Nectar-feeding birds employ unique mechanisms to collect minute liquid rewards hidden within floral structures. In recent years, techniques developed to study drinking mechanisms in hummingbirds have prepared the groundwork for investigating nectar feeding across birds. In most avian nectarivores, fluid intake mechanisms are understudied or simply unknown beyond hypotheses based on their morphological traits, such as their tongues, which are semi-tubular in sunbirds, frayed-tipped in honeyeaters and brush-tipped in lorikeets. Here, we use hummingbirds as a case study to identify and describe the proposed drinking mechanisms to examine the role of those peculiar traits, which will help to disentangle nectar-drinking hypotheses for other groups. We divide nectar drinking into three stages: (1) liquid collection, (2) offloading of aliquots into the mouth and (3) intraoral transport to where the fluid can be swallowed. Investigating the entire drinking process is crucial to fully understand how avian nectarivores feed; nectar-feeding not only involves the collection of nectar with the tongue, but also includes the mechanisms necessary to transfer and move the liquid through the bill and into the throat. We highlight the potential for modern technologies in comparative anatomy [such as microcomputed tomography (μCT) scanning] and biomechanics (such as tracking BaSO4-stained nectar via high-speed fluoroscopy) to elucidate how disparate clades have solved this biophysical puzzle through parallel, convergent or alternative solutions.
As a clade, birds consume a variety of liquids for hydration or as a food source. Efficient consumption of liquids has had a significant impact on the morphological and physiological traits of many avian groups. Nectarivory, in particular, continues to play an integral role in the evolution of approximately 30 avian clades (Pauw, 2019), leading to a large diversity of forms. To drink a liquid (usually water), most birds submerge their bills to some extent into a reservoir and enclose a mouthful of fluid (Zweers, 1982). Given that the quantities of nectar concealed inside flowers are small (on the order of microliters; Pyke, 1978; Reed Hainsworth and Wolf, 1972) and the narrow floral corolla (petals) limits the bill's ability to scoop, capturing mouthfuls of nectar with just the bill is not a plausible solution for avian nectarivores (see Glossary). Instead, nectar-feeding birds use their tongues to entrap fluids, while their bills guide the tongue and allow access to the nectar chamber (Rico-Guevara et al., 2019a).
Fringed, keratinous, lateral edges on the distal tips of the tongue, formed by lacerations of the groove walls, sometimes also called lamellae.
Refers to a seal that is complete and airtight.
The bones attached to the proximal portion of the tongue that allow for the extension and retraction of the tongue including associated musculature.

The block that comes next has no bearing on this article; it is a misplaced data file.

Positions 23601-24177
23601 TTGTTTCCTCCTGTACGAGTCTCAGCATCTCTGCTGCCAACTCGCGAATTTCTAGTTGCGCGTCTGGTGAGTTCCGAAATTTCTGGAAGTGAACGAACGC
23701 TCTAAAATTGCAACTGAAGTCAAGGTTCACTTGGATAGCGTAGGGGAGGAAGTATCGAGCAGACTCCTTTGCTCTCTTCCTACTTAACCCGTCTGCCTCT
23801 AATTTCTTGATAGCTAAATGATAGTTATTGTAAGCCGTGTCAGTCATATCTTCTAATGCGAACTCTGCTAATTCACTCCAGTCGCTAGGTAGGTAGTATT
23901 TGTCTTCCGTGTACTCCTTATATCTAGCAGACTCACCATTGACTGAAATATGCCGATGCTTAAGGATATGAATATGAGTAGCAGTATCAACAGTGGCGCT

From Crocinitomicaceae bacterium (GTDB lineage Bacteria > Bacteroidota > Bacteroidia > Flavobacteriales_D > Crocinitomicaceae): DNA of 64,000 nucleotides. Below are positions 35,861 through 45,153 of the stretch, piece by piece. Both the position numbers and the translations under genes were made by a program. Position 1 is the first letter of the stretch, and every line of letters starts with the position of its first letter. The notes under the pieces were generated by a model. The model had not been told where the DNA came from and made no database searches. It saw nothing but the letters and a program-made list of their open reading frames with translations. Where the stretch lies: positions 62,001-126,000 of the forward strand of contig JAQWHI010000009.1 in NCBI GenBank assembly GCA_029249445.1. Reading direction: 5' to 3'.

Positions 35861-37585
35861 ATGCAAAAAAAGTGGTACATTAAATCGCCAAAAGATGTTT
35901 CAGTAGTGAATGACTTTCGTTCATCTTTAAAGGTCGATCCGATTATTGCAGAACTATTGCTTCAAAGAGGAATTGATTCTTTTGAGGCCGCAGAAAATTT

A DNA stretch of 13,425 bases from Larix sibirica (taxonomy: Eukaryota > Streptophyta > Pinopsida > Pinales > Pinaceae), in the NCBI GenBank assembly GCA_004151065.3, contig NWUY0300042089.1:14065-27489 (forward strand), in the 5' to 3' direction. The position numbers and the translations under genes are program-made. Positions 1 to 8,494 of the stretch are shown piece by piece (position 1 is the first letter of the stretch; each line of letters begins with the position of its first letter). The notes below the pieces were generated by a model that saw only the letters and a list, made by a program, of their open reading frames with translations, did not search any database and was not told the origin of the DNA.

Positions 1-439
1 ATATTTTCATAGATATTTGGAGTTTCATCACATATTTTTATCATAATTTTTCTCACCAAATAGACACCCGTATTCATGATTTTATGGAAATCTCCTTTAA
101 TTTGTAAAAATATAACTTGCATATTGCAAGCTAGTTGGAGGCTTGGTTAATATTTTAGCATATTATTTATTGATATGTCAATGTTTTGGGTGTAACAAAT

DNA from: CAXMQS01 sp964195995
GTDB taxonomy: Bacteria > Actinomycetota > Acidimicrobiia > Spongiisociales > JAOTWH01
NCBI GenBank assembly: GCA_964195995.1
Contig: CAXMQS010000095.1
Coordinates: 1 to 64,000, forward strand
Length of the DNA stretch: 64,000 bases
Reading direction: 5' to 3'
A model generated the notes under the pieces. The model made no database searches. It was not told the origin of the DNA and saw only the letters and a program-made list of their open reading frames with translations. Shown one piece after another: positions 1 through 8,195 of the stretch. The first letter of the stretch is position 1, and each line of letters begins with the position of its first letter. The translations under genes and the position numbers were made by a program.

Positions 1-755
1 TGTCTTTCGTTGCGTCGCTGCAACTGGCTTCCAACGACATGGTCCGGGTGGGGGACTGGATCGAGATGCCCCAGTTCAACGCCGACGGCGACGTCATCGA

Longitudinal grooves or channels in many elongated avian tongues, which extend from the distal portions of the tongue to the middle or the base of it (shown in Fig. 1).
The jawbones inside of the lower bill, the rami make up the two halves of the jaw.
Bones inside the upper bill.
An animal that has specialized to consume floral nectar, which exhibits morphological, physiological and behavioral adaptations for nectar feeding.
Oropharyngeal and hyobranchial muscles
Muscles in the front and back of the throat (respectively) that can be used to expand or contract the internal volume of the proximal oral cavity and throat.
Production of a negative pressure differential by expanding a cavity to generate force on fluids.
The ‘cutting edges’ of the upper and lower bills; when they overlap, they could produce a somewhat airtight seal between the upper and lower bill.
A nectarivore's ability to handle nectar is not only affected by the morphology and function of the feeding apparatus (e.g. bill and tongue), but is also significantly influenced by the characteristics of the liquid reward (e.g. composition, volume, concentration). Within the context of nectar-feeding biomechanics, sugar concentration is a particularly important characteristic of nectar. The viscosity of nectar increases exponentially with increasing sugar concentration (Nicolson and Thornburg, 2007), whereas its caloric content increases linearly with concentration, resulting in a trade-off between speed of volume extraction and caloric intake, with optimal values that depend on the details of the feeding mechanism at work (e.g. Heyneman, 1983). At lower sugar concentrations, a bird can extract liquid faster (their tongues move faster through the liquid, and the liquid moves inside the tongue and bill more rapidly), but it obtains fewer calories per microliter (cal μl−1) (Heyneman, 1983; Pivnick and McNeil, 1985). In more concentrated nectar, the bird acquires more calories per microliter, but the increased viscosity reduces the volumetric uptake rate (μl s−1). Ultimately, nectarivores are expected to use energy gain rates (cal s−1), which are influenced by the coupling between floral/nectar characteristics and the nectarivore's morphology/mechanics, to make foraging decisions (Rico-Guevara et al., 2021; Sargent et al., 2021). Therefore, understanding the process of how nectar-feeding birds drink, and the links between mechanisms and ecology (e.g. Higham et al., 2021) and behavior (Green et al., 2021) for nectar drinking has implications for our understanding of nectarivore biology and coevolution with flowers (e.g. Wei et al., 2020). The physical challenges (e.g. narrow corollas and varying nectar viscosities) that nectarivores face when collecting concealed and minute liquid rewards have led to unique biomechanical solutions and morphological adaptations of their feeding apparatus.